During the late nineteenth and early twentieth centuries, Americans were fascinated with fraud. P. T. Barnum artfully exploited the American yen for deception, and even Mark Twain championed it, arguing that lying was virtuous insofar as it provided the glue for all interpersonal intercourse. But deception was not used solely to delight, and many fell prey to the schemes of con men and the wiles of spirit mediums. As a result, a number of experimental psychologists set themselves the task of identifying and eliminating the illusions engendered by modern, commercial life. By the 1920s, however, many of these same psychologists had come to depend on deliberate misdirection and deceitful stimuli to support their own experiments.
The Science of Deception explores this paradox, weaving together the story of deception in American commercial culture with its growing use in the discipline of psychology. Michael Pettit reveals how deception came to be something that psychologists not only studied but also employed to establish their authority. They developed a host of tools—the lie detector, psychotherapy, an array of personality tests, and more—for making deception more transparent in the courts and elsewhere. Pettit’s study illuminates the intimate connections between the scientific discipline and the marketplace during a crucial period in the development of market culture. With its broad research and engaging tales of treachery, The Science of Deception will appeal to scholars and general readers alike.
“What if psychology was not just the heir of philosophy or physiology, as so many disciplinary histories have implied, but instead emerged through an engagement with the deceptive practices of the marketplace, from the “low” humbuggery of carnival shows to the duplicity of corporate managers? Michael Pettit’s wide-ranging and entertaining book maps out this alternative cultural history of American psychology in compelling terms.”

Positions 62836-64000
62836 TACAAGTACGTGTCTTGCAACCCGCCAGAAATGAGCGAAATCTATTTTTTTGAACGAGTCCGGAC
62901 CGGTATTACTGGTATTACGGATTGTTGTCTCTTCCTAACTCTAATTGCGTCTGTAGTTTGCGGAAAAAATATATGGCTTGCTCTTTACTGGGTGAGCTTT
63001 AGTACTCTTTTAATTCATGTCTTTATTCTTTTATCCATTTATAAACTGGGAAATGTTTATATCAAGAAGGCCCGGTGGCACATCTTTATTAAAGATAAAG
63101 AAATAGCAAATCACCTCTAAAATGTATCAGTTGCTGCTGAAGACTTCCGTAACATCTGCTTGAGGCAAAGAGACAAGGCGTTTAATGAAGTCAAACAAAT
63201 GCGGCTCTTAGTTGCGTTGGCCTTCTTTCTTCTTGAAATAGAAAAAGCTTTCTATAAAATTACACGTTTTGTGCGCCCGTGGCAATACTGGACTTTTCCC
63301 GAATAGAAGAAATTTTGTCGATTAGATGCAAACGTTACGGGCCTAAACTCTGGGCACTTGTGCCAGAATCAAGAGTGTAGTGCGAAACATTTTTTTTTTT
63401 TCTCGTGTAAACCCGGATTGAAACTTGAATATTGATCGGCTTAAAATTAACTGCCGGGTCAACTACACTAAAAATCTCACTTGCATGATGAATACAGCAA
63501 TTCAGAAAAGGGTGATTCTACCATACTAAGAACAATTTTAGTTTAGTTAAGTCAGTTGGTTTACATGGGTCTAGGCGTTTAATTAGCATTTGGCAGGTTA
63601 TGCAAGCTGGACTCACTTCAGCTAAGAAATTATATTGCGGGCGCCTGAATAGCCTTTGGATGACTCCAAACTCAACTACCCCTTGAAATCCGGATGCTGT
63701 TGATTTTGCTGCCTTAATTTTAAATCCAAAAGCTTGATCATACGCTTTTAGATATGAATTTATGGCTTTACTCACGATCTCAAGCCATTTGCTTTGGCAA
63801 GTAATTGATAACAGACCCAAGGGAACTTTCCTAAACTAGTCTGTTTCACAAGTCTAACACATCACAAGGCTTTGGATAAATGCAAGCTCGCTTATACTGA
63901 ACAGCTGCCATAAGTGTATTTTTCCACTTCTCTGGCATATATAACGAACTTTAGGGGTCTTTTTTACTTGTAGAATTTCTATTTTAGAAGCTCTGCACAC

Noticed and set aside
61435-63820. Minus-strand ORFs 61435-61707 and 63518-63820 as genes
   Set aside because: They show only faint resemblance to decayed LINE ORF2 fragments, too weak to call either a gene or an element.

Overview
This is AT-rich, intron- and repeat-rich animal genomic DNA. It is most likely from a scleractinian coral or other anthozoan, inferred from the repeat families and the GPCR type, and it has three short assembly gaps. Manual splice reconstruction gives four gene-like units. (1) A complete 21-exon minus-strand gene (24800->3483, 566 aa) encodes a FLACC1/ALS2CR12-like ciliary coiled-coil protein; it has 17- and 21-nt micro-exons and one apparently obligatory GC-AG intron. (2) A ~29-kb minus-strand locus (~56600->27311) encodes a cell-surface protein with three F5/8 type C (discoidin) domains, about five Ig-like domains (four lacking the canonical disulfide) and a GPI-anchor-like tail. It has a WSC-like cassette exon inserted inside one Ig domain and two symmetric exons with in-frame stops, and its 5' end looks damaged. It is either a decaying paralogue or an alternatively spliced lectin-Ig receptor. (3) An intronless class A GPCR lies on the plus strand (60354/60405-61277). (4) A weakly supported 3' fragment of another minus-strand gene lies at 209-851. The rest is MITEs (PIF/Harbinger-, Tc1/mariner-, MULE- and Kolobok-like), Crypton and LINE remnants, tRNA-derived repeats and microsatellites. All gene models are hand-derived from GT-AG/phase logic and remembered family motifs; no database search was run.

—Ken Alder, author of The Lie Detectors
“Michael Pettit explores the connections of academic psychology and of established institutions such as courts and bureaucracies with the humbug of hucksters, confidence men, and medically diagnosed pathological liars. In this way he extends the reach of history of science into a world of slippery subjects that so cunningly elude reliable knowledge.”
—Theodore M. Porter, University of California, Los Angeles
“A scrupulously researched, kaleidoscopic tour of fraud and fakery in modern America, The Science of Deception brings to light the deeply entangled histories of professional psychology and market culture. With remarkable virtuosity and range, and moving seamlessly among realms as different as advertising, psychotherapy, forensics, food and product regulation, trademark law, and laboratory protocol, Michael Pettit mines a deep vein of anxiety about consumer society—one with surprising dividends for science. This is a fascinating tale of confidence games and conjurers, crime fiction and muckraking, pathological liars and optical illusions, with penetrating insights into how psychology as a discipline, practice, and set of generative concepts about the self infiltrated American life in the twentieth century.”
—Sarah E. Igo, author of The Averaged American
“Michael Pettit beckons our attention to the neglected underside of the truth technologies of the modern human sciences, persuasively showing how lies, deceptions, illusions, and other fraudulent acts captivated psychologists as they investigated the psychological self. He ties psychological investigations of deception with the uncertainties about truth that were circulating through economic and legal thought and enriches our historical understanding of scientific psychology’s ideals of objectivity. Pettit’s capacious tour of the science of deception that framed much psychological research explores studies of confidence men, self deception, parapsychology, commercial fraud, and dishonest schoolchildren. Having traveled through these cases, the reader henceforth will be aware of the ubiquity of deception in everyday life and ever attentive to how it comprises an organizing principle in the methods and content of twentieth century psychological science.”
—Jill G. Morawski, Wesleyan University